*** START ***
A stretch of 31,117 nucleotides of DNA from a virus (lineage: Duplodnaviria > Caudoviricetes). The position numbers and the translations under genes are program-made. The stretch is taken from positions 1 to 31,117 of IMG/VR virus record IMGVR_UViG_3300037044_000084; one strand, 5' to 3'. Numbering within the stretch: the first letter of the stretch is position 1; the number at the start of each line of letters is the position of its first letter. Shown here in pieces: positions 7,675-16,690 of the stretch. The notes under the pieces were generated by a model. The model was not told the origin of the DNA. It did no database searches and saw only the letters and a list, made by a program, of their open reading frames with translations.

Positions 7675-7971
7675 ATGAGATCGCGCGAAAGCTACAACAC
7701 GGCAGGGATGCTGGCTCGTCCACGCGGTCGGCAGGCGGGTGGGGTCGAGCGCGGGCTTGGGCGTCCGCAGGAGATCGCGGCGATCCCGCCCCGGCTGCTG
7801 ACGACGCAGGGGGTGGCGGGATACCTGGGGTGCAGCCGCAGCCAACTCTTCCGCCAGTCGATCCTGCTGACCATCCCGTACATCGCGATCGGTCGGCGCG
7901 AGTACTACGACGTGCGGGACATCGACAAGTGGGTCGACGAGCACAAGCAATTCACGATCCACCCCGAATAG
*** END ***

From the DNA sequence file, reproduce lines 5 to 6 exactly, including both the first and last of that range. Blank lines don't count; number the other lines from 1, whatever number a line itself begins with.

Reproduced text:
7801 ACGACGCAGGGGGTGGCGGGATACCTGGGGTGCAGCCGCAGCCAACTCTTCCGCCAGTCGATCCTGCTGACCATCCCGTACATCGCGATCGGTCGGCGCG
7901 AGTACTACGACGTGCGGGACATCGACAAGTGGGTCGACGAGCACAAGCAATTCACGATCCACCCCGAATAG